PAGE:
The Washington Times
Last week, the Commission on Presidential Debates announced the moderators for the 2004 election face-offs, and once again, I have been passed over in favor of the likes of Jim Lehrer and Bob Schieffer. In the brilliant Paddy Chayefsky-Sidney Lumet satire “Network,” Peter Finch plays Howard Beale, a network anchorman who has gone around the bend and become the “mad prophet of the airwaves,” mad as hell and not going to take it any more, vowing to speak the truth that no one else dares to.
There’s a scene in which he describes a late-night conversation he has had with a disembodied voice, perhaps the voice of God, which has urged him to bear witness. “Why me?” he recounts asking the voice. Came the answer: “Because you’re on television, dummy.”
Jim and Bob and Charlie Gibson for the presidentials as well as Gwen Ifill for the Dick Cheney-John Edwards matchup will no doubt acquit themselves with aplomb. No doubt some of the questions will be intended to be hard-hitting, and some will even actually be so. Nevertheless, the prospect is for the questioning of the candidates within a certain range only – not so much the range of topics as the emotional range, which is likely to be safe.
Nothing, surely, so audacious as the question with which CNN’s Bernard Shaw led off the second 1988 presidential debate, to Michael Dukakis: “Governor, if Kitty Dukakis were raped and murdered, would you favor an irrevocable death penalty for the killer?” Mr. Dukakis’ emotionless reply helped sink his candidacy: “No, I don’t, Bernard. And I think you know that I’ve opposed the death penalty during all of my life. I don’t see any evidence that it’s a deterrent, and I think there are better and more effective ways to deal with violent crime. We’ve done so in my own state.”
I won’t quite say that what we need is Michael Moore and Ann Coulter. But would Harold Meyerson and Charles Krauthammer, say, really be asking too much?
In any case, it would be nice to have at least the hope of something a bit eccentric. Surely one could scour the newsrooms and come up with an ink-stained wretch or two of the sort who had drunk long and deep from the waters of current events, enough to have a sense of proportion and of history and perhaps even of humor. Surely you could clean them up for the occasion, find in their closets an old suit grown dignified by sheer dint of shabby unfashionability. The result would not be polished or pretty, but it just might be interesting. I wonder what my old friend and colleague, the late great Woody West – newspaperman, Marine, Civil War enthusiast and belle lettrist – would have asked John Kerry and George W. Bush, given the chance. It would have been pungent, meticulously well-informed and difficult to evade, and above all it would have required a thoughtful reply. Or so I like to think.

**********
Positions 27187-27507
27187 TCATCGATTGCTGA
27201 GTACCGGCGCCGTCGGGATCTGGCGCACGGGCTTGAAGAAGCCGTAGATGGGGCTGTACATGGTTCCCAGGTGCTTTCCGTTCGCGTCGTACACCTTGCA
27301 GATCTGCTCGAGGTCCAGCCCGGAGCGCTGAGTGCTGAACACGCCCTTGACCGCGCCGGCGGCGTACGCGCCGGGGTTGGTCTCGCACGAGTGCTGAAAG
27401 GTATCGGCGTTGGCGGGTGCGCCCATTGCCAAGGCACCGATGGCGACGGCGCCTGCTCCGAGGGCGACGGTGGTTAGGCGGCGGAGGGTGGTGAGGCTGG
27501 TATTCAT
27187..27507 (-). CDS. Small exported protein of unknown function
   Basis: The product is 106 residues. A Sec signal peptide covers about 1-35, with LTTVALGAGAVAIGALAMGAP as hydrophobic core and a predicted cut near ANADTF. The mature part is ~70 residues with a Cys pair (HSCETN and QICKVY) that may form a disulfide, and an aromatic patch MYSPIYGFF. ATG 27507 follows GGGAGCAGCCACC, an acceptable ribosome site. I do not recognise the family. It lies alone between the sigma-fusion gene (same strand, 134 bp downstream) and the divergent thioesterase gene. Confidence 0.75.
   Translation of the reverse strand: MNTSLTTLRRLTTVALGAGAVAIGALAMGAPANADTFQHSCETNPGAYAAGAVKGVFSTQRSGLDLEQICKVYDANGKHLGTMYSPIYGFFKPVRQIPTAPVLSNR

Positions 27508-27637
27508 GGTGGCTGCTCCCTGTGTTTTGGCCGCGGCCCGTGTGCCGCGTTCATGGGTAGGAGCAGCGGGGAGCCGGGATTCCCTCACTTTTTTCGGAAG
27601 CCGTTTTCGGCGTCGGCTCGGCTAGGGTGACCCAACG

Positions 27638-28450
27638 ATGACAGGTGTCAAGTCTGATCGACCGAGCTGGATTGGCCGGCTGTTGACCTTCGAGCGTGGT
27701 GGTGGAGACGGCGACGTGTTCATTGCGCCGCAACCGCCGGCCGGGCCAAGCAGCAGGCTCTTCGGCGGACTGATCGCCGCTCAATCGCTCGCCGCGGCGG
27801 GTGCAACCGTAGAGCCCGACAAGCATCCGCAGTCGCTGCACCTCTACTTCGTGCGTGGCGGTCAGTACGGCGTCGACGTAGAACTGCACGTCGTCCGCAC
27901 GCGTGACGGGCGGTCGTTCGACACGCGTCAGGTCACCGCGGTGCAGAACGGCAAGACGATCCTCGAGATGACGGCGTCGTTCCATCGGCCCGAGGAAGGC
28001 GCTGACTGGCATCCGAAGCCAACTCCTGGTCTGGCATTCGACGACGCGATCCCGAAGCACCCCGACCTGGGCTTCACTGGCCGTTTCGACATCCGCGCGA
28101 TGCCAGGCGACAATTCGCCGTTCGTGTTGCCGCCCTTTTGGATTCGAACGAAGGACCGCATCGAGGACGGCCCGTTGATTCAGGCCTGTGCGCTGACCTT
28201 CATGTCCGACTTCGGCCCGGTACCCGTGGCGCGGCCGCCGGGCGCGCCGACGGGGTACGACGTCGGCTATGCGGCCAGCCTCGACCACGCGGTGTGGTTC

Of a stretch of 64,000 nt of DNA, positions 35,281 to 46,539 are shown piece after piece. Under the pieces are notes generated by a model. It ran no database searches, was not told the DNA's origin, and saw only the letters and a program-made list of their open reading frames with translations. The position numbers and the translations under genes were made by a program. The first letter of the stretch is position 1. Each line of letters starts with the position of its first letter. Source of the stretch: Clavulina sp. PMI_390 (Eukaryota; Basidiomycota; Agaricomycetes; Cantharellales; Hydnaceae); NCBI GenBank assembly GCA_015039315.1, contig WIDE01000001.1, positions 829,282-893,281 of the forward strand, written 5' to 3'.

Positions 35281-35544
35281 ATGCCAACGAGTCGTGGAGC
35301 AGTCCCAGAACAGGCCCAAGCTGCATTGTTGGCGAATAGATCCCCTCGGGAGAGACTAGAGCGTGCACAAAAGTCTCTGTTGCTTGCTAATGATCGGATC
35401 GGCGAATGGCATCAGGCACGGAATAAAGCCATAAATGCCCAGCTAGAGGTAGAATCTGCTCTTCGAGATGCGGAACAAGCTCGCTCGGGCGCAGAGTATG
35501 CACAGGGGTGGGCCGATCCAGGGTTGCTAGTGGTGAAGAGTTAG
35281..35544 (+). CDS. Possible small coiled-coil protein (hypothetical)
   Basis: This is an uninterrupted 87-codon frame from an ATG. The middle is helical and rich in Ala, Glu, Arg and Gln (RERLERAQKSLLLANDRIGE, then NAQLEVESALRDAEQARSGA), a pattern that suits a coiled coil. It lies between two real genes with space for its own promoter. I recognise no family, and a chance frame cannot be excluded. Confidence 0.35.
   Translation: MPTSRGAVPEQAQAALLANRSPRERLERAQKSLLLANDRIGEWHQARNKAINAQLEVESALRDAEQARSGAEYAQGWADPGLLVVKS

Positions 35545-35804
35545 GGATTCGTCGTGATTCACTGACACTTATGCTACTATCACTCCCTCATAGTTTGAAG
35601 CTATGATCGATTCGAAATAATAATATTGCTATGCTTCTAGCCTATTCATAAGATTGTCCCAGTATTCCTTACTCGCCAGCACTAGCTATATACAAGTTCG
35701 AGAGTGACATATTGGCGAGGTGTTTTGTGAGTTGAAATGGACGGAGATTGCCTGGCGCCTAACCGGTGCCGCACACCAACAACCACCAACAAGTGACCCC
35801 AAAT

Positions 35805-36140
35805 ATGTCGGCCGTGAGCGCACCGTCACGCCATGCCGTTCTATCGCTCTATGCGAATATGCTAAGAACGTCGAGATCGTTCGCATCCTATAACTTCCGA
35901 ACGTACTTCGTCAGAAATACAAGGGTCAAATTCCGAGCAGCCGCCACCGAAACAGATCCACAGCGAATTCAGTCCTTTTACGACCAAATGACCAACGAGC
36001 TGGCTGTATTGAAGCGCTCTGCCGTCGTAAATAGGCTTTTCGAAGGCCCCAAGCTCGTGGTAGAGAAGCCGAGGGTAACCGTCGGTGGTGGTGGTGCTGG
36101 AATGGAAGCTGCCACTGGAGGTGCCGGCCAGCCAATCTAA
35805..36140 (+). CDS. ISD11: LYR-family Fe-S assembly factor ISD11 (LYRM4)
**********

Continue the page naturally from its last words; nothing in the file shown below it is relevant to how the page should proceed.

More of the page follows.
If I had a question to put in this time, I think it might be along these lines:
“Mr. President, Mr. Kerry, you both come from backgrounds of extraordinary privilege. You both attended college at Yale, one of the most elite institutions in the nation. But that’s not all. You are both members of a Yale club called Skull and Bones, a kind of elite of the elite known for secret mumbo-jumbo as well as their subsequent positions of extraordinary prominence in American life. Are institutions like Skull and Bones – well, actually, there may not be another quite like Skull and Bones, but you get the idea – are these institutions that make such a point of exclusivity good for democracy in America or bad, and why or why not?”
Ideally, I’d like to get a recorded response from each of them, so that we could compare the result. Since that doesn’t work with the format, once one spoke, I’d turn to the other and ask, “You’ve heard Mr. X’s answer. Would you want your grandchild – well, I guess it would have to be a grandson – to be a member?”
Now, mind you, I am no conspiracy theorist, though I understand that to ask such a question is to risk stirring the alligators in the fever swamps the country over. That’s not the point. What I would like to hear in response (and ideally, I’d like to hear it from each of them simultaneously and separately, so that we could compare the result) is whether either would have the nerve to mount a defense of elite privilege, or on the contrary, to repudiate it. Good or bad for the grandkids, Mr. Bush, Mr. Kerry? You’re the ones who know the secrets, and no one is asking you to reveal them. Just to judge.
Maybe we’ll get lucky this year, and the questions and answers in the debates will give us a glimpse of what lies within. But that would be the exception. The rules are certainly designed to minimize that risk.